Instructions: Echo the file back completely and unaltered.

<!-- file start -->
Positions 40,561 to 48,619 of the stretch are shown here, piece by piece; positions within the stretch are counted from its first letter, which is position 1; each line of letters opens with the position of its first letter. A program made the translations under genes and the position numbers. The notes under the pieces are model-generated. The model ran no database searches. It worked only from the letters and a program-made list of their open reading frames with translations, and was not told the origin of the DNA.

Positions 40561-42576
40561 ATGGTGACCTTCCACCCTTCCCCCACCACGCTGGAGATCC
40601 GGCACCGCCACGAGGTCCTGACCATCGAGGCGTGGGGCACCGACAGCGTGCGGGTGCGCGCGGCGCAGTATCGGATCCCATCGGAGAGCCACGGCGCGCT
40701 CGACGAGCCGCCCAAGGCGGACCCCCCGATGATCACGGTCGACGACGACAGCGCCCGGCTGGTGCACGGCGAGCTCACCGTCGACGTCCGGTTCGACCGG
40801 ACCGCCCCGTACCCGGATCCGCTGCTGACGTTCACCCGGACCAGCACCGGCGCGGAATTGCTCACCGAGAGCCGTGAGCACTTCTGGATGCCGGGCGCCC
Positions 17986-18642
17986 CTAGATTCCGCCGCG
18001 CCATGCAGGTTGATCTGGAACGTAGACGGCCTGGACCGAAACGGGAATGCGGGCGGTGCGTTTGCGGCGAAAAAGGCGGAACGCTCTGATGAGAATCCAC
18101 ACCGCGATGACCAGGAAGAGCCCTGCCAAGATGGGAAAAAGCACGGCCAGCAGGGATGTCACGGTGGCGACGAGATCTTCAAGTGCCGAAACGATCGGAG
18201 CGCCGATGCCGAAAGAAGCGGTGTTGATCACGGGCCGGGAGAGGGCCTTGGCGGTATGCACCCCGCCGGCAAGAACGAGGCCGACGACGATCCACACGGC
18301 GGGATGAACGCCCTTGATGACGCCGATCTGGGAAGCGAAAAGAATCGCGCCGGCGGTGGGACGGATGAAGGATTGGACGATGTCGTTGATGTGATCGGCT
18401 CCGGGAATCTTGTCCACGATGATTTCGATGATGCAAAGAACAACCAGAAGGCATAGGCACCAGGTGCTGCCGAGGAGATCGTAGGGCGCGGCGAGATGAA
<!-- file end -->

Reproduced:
Positions 40,561 to 48,619 of the stretch are shown here, piece by piece; positions within the stretch are counted from its first letter, which is position 1; each line of letters opens with the position of its first letter. A program made the translations under genes and the position numbers. The notes under the pieces are model-generated. The model ran no database searches. It worked only from the letters and a program-made list of their open reading frames with translations, and was not told the origin of the DNA.

Positions 40561-42576
40561 ATGGTGACCTTCCACCCTTCCCCCACCACGCTGGAGATCC
40601 GGCACCGCCACGAGGTCCTGACCATCGAGGCGTGGGGCACCGACAGCGTGCGGGTGCGCGCGGCGCAGTATCGGATCCCATCGGAGAGCCACGGCGCGCT
40701 CGACGAGCCGCCCAAGGCGGACCCCCCGATGATCACGGTCGACGACGACAGCGCCCGGCTGGTGCACGGCGAGCTCACCGTCGACGTCCGGTTCGACCGG
40801 ACCGCCCCGTACCCGGATCCGCTGCTGACGTTCACCCGGACCAGCACCGGCGCGGAATTGCTCACCGAGAGCCGTGAGCACTTCTGGATGCCGGGCGCCC
Positions 17986-18642
17986 CTAGATTCCGCCGCG
18001 CCATGCAGGTTGATCTGGAACGTAGACGGCCTGGACCGAAACGGGAATGCGGGCGGTGCGTTTGCGGCGAAAAAGGCGGAACGCTCTGATGAGAATCCAC
18101 ACCGCGATGACCAGGAAGAGCCCTGCCAAGATGGGAAAAAGCACGGCCAGCAGGGATGTCACGGTGGCGACGAGATCTTCAAGTGCCGAAACGATCGGAG
18201 CGCCGATGCCGAAAGAAGCGGTGTTGATCACGGGCCGGGAGAGGGCCTTGGCGGTATGCACCCCGCCGGCAAGAACGAGGCCGACGACGATCCACACGGC
18301 GGGATGAACGCCCTTGATGACGCCGATCTGGGAAGCGAAAAGAATCGCGCCGGCGGTGGGACGGATGAAGGATTGGACGATGTCGTTGATGTGATCGGCT
18401 CCGGGAATCTTGTCCACGATGATTTCGATGATGCAAAGAACAACCAGAAGGCATAGGCACCAGGTGCTGCCGAGGAGATCGTAGGGCGCGGCGAGATGAA